Over the weekend we worked on our Valentine's. Rather than create everything from scratch, this year I bought cards with envelopes so that the kids could just focus on writing names or drawing pictures. It was an attempt to make it a bit easier for me, as well as the kids. If I plan for there to be too many steps, I find that I end up doing the whole thing. Even this proved a little too much for Quinn, but Milo totally rocked it this year! Quinn just needs to get a little older.

Milo diligently wrote all 18 names of his classmates inside the cards AND on the envelopes, as well writing his own name 18 times! It's a testament to how well he is able to print his letters. He was moaning by the end, and had to take a couple of breaks, but I was so impressed by how much work he did this year! Quinn is not quite there yet, so I asked him to stamp each of his cards with an animal stamp and I stamped his name. He made it about halfway through before he lost interest, mostly because we ended up struggling over stamping his name. He wanted to do it but he refused to do it in the right order, so it was NIQU or UNIQ. This drove me bananas and when I insisted he do it the right way, he left. Confession: I don't craft well with my kids.

This article by Lisa Belkin was an interesting perspective on how involved parents should be in their children's projects and I really related to Laura's experience working on her son's 100 days of school project. We recently did the 100 days project for Milo's kindergarten class. I did some set up for him, gave him 3 choices about what he could do and then I let him choose and glue things by himself. He rarely wants my help, and often finds my involvement frustrating, so I'm happy to stay out of it until he gets tired, and then I will do what I can to make it easier for him. It's been a learning process for both of us to get there though, I have learned to stay out of Milo's way and Milo has gotten older and is more willing to have my input when he needs it.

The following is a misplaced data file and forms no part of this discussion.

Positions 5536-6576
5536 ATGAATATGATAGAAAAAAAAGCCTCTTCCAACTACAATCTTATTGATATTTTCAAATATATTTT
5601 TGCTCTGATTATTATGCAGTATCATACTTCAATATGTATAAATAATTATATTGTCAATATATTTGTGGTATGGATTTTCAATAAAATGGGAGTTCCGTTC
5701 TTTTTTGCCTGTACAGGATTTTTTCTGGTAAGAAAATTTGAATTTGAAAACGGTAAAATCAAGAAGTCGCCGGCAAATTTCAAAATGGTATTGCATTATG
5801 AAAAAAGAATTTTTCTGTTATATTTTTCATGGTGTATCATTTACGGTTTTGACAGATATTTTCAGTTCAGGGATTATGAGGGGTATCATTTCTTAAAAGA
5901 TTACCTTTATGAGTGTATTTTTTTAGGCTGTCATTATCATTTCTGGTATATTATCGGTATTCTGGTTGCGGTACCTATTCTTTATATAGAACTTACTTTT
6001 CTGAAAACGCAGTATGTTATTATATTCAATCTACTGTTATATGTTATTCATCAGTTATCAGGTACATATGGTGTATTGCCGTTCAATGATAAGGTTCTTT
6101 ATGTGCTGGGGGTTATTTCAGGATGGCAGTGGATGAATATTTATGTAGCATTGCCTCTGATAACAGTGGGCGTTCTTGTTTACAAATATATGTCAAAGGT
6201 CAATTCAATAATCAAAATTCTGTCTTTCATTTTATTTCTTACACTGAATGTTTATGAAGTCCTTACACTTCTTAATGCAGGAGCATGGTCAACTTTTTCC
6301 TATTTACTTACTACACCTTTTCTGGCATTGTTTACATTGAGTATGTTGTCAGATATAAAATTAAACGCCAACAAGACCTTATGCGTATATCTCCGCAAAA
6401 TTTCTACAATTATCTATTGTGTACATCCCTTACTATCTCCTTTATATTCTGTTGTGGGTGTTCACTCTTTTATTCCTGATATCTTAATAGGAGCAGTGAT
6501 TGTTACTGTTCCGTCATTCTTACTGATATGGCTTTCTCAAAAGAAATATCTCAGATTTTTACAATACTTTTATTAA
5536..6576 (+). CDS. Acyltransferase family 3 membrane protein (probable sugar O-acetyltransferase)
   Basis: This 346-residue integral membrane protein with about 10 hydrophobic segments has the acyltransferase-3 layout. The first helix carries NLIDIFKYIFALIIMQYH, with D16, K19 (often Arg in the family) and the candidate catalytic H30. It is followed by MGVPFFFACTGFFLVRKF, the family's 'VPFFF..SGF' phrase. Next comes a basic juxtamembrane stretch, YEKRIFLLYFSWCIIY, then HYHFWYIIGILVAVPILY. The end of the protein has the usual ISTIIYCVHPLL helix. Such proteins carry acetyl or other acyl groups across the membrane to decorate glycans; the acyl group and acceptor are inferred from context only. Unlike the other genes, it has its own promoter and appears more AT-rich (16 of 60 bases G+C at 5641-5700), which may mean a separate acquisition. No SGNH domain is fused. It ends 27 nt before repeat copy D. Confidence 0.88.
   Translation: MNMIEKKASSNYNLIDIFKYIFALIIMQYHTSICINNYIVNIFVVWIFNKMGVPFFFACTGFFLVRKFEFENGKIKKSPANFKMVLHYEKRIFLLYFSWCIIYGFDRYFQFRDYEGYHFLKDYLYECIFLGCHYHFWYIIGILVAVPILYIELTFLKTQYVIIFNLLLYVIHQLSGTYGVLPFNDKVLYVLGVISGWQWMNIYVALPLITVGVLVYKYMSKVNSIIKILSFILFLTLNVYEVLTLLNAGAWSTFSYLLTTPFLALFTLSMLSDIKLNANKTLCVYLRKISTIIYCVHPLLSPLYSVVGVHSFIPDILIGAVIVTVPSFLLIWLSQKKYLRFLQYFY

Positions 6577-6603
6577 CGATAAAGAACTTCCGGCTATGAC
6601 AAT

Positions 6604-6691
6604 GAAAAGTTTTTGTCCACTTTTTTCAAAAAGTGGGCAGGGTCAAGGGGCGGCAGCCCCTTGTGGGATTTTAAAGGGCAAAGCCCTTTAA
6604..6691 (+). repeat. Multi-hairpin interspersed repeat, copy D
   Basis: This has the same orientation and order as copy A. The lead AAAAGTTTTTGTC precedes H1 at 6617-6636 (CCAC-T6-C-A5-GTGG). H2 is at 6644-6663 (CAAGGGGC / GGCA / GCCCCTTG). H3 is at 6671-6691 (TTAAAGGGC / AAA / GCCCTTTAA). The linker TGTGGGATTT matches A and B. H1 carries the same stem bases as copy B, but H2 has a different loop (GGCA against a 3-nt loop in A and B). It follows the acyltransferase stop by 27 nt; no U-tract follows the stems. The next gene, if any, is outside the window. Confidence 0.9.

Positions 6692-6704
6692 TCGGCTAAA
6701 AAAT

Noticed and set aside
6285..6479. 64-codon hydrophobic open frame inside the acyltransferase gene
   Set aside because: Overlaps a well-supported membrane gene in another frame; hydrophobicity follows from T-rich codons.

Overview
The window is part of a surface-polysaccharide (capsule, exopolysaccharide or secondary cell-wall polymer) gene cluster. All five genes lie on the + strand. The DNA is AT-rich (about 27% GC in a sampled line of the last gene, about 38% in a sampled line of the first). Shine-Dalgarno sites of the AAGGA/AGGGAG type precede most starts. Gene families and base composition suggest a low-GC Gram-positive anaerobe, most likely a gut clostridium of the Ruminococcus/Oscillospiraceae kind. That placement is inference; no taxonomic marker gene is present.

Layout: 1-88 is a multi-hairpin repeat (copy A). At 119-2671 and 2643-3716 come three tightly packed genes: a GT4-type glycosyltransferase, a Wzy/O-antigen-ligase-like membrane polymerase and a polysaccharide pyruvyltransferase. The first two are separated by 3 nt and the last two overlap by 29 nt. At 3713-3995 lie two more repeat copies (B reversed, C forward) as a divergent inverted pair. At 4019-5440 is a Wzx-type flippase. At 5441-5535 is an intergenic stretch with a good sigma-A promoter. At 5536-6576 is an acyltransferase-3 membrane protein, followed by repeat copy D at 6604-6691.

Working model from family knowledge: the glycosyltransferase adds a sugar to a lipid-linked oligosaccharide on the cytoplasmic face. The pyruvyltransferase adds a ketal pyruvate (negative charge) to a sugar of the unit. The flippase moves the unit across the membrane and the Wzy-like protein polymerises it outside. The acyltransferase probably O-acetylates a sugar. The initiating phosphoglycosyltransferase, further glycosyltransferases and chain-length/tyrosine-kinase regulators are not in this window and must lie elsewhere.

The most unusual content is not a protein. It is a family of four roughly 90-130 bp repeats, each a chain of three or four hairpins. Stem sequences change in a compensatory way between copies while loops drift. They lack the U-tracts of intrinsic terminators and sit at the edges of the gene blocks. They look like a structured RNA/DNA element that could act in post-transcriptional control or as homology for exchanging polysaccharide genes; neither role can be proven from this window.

I've always found the idealized version of what it is like to craft with kids and the reality to be very different. Maybe it's me, or my kids, but crafts are sometimes a bit hard. I really have to let go and just let them be, anytime we are trying to follow a set guideline it makes it more difficult.

Do you craft with your kids? Do they follow directions or are they free thinkers who want to do it their own way? Is it easier with older kids? I think the key with younger kids and free thinkers is to keep it short and simple. I've had the best results when I just let them do their thing within a loose frame work, like a particular paper size, or a limited set of colors.

For more ideas about crafting with kids, check out these links: